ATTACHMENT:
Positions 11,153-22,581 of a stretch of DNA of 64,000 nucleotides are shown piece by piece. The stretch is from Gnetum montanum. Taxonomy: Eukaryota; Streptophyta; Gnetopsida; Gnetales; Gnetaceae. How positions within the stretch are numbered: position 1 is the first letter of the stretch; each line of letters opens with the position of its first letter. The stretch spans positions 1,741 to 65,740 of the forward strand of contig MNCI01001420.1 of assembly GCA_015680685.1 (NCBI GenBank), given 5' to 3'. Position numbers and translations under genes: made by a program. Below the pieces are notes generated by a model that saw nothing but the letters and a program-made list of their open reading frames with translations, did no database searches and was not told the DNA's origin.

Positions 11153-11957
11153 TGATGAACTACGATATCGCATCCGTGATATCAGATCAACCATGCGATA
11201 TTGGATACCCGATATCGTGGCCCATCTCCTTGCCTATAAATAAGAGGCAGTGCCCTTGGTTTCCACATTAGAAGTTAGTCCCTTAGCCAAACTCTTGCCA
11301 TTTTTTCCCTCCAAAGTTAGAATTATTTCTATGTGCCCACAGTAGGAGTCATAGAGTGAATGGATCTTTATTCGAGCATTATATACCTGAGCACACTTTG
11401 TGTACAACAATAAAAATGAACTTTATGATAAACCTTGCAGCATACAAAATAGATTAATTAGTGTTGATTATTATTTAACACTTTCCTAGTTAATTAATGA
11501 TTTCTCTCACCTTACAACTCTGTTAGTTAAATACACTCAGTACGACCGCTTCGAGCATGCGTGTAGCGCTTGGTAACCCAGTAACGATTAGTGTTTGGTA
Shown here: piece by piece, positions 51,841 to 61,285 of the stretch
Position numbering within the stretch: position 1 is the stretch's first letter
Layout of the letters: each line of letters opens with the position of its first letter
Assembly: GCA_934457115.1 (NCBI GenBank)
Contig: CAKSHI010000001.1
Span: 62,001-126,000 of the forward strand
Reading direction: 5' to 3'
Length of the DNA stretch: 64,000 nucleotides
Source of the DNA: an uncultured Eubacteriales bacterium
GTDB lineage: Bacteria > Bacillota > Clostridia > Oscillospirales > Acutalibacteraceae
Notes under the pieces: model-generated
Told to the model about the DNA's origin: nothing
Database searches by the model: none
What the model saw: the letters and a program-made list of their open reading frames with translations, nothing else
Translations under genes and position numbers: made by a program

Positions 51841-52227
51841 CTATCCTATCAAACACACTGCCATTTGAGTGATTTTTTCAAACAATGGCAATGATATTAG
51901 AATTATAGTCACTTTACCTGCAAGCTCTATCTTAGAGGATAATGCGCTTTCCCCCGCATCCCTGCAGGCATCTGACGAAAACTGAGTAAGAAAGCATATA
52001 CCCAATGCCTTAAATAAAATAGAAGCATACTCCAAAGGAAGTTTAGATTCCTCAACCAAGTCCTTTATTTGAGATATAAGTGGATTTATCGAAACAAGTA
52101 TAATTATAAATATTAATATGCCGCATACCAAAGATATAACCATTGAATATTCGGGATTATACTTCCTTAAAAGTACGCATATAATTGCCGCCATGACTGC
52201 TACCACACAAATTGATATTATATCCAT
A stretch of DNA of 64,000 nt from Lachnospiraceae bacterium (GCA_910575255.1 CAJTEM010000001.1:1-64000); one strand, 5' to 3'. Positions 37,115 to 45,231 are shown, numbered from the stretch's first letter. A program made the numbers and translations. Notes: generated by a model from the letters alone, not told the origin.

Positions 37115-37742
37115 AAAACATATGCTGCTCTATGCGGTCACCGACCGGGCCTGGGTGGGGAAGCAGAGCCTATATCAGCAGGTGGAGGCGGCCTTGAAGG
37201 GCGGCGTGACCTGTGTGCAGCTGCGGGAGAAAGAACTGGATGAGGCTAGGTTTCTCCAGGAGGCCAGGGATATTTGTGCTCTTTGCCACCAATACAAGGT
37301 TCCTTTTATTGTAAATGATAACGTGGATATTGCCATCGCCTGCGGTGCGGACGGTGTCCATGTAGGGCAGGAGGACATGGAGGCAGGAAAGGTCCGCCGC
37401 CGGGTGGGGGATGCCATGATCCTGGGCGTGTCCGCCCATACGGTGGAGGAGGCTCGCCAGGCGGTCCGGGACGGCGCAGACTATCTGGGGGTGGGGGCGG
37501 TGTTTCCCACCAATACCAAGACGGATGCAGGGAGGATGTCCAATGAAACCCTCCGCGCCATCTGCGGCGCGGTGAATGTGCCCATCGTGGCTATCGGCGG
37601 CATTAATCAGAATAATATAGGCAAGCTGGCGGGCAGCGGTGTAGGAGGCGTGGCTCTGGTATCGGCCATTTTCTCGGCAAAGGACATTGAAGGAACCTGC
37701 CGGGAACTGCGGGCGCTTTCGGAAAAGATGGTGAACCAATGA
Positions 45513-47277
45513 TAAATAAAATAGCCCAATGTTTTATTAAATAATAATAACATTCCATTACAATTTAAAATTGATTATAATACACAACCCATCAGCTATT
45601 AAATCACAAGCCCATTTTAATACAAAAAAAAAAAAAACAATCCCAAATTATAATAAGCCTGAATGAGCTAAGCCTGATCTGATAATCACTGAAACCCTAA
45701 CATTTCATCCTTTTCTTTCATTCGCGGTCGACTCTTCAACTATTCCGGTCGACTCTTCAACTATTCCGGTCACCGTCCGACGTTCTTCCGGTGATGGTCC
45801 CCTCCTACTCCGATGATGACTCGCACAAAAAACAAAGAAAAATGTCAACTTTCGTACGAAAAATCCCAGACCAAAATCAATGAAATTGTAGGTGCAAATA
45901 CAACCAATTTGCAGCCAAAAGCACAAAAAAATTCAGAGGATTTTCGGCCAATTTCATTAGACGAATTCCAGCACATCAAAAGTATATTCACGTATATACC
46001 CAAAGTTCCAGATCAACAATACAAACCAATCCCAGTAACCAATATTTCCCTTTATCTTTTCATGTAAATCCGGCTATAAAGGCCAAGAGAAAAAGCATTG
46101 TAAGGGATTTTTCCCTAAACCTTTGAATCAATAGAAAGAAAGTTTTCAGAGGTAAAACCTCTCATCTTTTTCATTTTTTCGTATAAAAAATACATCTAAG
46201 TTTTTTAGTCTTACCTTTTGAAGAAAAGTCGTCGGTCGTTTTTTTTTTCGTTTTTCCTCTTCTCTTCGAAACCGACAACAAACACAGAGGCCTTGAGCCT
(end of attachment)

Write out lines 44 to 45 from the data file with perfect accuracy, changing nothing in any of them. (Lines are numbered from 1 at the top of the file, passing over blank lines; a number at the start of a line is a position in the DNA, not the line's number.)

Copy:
46001 CAAAGTTCCAGATCAACAATACAAACCAATCCCAGTAACCAATATTTCCCTTTATCTTTTCATGTAAATCCGGCTATAAAGGCCAAGAGAAAAAGCATTG
46101 TAAGGGATTTTTCCCTAAACCTTTGAATCAATAGAAAGAAAGTTTTCAGAGGTAAAACCTCTCATCTTTTTCATTTTTTCGTATAAAAAATACATCTAAG